Q. Who Uses Cannabis?
A. There is no simple profi le of a typi cal
cannabis user. It’s been used by millions of people
from all walks of life for thousands of years for hundreds of medical, social and religious reasons, as well
as for personal relaxation. 2 Several of our greatest
Pre si de nt s farm ed hemp. 3 About one i n three
American voters now say they have tried it.4
Q. How Long Have People Used It?
A. Since Biblical times.5 It has been common
throughout history, even in America 6, wit h
about 12 million regular users in the US today.
10 Things You Should Know About Marijuana.
Q. Has Anyone Ever Died From
a Cannabis Overdose?
A. No; not even once. 10 It is difficult to gauge
the eaten dose, which can lead to unpleasant, but nonlethal effects. Judge Francis Young studied the evidence, and ruled in 1988 that “marijuana is far safer
than many foods we commonly consume.” This comparis on chart shows t he number of deat hs from
selected substances in a typical year.*
340,000 to 425,000
Alcohol (excluding crime/accidents)
Drug overdose (prescription)
14,000 to 27,000
Drug overdose (illegal)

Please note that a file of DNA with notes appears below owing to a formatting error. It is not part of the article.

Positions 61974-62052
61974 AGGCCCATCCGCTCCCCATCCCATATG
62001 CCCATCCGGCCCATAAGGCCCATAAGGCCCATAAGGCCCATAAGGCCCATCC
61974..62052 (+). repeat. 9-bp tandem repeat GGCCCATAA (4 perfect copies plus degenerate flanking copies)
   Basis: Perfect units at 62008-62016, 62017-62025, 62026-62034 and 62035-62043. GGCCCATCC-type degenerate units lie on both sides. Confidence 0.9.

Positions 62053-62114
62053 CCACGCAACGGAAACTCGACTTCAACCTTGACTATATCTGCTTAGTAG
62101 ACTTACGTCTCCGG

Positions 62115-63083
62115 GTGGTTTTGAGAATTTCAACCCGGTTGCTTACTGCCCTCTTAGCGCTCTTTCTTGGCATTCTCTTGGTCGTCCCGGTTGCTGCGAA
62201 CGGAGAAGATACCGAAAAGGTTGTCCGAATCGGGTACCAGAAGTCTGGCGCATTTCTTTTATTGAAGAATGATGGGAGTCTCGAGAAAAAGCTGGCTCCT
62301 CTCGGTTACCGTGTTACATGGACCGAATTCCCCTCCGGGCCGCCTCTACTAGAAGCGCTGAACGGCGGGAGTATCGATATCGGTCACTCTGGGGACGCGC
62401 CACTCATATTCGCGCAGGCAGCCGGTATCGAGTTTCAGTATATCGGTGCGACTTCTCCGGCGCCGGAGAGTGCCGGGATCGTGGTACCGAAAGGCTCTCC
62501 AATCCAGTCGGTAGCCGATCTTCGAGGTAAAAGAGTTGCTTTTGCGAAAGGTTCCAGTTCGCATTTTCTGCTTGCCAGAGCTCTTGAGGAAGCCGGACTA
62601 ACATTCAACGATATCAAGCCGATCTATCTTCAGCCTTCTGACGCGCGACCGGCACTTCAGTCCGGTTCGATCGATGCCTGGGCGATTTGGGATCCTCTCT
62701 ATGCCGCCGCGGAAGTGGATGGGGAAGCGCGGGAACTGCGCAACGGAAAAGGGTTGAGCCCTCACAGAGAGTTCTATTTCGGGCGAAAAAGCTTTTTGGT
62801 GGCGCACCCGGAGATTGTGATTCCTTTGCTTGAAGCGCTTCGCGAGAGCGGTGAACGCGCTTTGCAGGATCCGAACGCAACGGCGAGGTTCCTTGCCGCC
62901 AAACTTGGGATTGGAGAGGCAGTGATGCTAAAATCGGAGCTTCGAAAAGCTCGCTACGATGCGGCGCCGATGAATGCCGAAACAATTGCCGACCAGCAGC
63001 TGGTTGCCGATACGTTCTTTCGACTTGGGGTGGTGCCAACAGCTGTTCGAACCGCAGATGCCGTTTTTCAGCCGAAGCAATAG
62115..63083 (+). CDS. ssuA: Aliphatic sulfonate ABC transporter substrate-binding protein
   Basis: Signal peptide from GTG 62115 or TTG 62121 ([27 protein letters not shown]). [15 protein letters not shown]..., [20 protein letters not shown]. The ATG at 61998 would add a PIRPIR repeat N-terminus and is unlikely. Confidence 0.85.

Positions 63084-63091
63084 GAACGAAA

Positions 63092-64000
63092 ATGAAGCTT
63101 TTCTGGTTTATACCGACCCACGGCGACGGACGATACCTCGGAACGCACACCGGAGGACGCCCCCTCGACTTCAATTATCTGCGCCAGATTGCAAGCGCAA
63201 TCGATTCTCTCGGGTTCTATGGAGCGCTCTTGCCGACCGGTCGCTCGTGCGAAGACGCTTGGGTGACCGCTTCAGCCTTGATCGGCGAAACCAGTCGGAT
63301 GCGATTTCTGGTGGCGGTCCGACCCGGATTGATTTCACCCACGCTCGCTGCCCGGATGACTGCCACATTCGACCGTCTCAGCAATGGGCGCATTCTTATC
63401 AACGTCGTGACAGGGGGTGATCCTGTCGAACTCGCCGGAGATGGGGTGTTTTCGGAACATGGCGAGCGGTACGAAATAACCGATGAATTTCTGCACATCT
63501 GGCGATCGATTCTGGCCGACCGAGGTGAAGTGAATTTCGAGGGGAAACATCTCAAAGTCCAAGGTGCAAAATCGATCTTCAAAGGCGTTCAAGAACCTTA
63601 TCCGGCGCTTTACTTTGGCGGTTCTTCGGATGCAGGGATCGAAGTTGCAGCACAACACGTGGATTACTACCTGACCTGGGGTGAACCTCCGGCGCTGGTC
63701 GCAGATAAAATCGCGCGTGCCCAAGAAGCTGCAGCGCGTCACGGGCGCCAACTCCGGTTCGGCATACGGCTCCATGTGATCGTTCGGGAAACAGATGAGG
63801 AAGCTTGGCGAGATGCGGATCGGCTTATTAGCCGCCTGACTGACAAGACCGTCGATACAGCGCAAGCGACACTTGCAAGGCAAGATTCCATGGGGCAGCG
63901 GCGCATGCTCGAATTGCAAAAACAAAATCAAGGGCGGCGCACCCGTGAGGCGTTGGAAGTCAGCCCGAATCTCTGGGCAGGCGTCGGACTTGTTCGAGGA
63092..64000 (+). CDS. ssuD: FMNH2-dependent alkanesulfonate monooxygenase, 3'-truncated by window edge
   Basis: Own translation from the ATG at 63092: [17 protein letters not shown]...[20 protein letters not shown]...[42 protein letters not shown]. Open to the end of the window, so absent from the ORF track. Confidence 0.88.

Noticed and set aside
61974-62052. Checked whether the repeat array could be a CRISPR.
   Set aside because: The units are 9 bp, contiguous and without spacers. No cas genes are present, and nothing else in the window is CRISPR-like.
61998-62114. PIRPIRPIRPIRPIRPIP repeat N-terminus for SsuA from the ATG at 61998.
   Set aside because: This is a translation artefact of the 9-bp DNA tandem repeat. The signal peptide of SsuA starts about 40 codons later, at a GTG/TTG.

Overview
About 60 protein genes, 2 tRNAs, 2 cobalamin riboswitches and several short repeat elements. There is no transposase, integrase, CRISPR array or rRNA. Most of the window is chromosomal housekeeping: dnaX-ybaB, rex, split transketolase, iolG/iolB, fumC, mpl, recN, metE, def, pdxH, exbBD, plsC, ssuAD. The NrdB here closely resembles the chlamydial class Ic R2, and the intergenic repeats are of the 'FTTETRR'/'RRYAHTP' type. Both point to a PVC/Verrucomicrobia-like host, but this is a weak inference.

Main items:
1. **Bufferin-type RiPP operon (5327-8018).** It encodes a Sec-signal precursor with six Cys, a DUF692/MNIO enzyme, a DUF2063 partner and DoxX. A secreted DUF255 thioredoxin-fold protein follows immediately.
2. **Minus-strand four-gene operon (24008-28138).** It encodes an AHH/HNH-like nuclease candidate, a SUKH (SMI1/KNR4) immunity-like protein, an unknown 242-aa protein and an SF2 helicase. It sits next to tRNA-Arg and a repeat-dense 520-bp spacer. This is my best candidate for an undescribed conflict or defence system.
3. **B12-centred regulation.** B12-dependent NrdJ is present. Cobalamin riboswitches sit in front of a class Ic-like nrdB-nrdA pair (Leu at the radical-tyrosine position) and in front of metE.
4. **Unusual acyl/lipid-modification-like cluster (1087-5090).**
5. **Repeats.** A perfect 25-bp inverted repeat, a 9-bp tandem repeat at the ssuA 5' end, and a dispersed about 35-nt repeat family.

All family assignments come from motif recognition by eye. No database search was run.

180 to 1000+
* Based on US Surgeon General and other statistical sources.
Q. Does It Lead to Hard Drugs?
A. No, it does not.11 According to the 1999
IOM report, “There is no conclusive evidence that the
drug effects of marijuana are causally linked to the
use of other illicit drugs.”
Q. Is It Physically Addictive?
A. No, i t is not, 1 5 al though s om e m inor
dependency can develop. According to the
IOM: “Alt hough few us ers of marijuana devel op
dependence, some do. But they appear to be less likely to do so than users of other drugs (including alcohol and nicotine), and marijuana dependence appears
to be less severe than dependence on other drugs.”
The typical pattern of social cannabis usage begins
with experimental use in the late teens and peaks in
the early adult years, followed by a period of leveling
off, and a gradual reduction in use. 16
Q. What About All Those Scary
Advertisements and Stories?
A. M ost sensat ional claims of health ris ks cite no
studies or sources at all. Others rely on a handful of
i nconclusi ve or flawed reports .17 The government
uses exaggerati on and scare tactics to discourage
marijuana use, like the “Reefer Madness” campaign
of the 1930s18 and the PDFA today. Unfortunately,
that just glamorizes drug use and leads to distrust.
Q. How Does It Affect Your Health?
A. No drug is always safe for everybody, but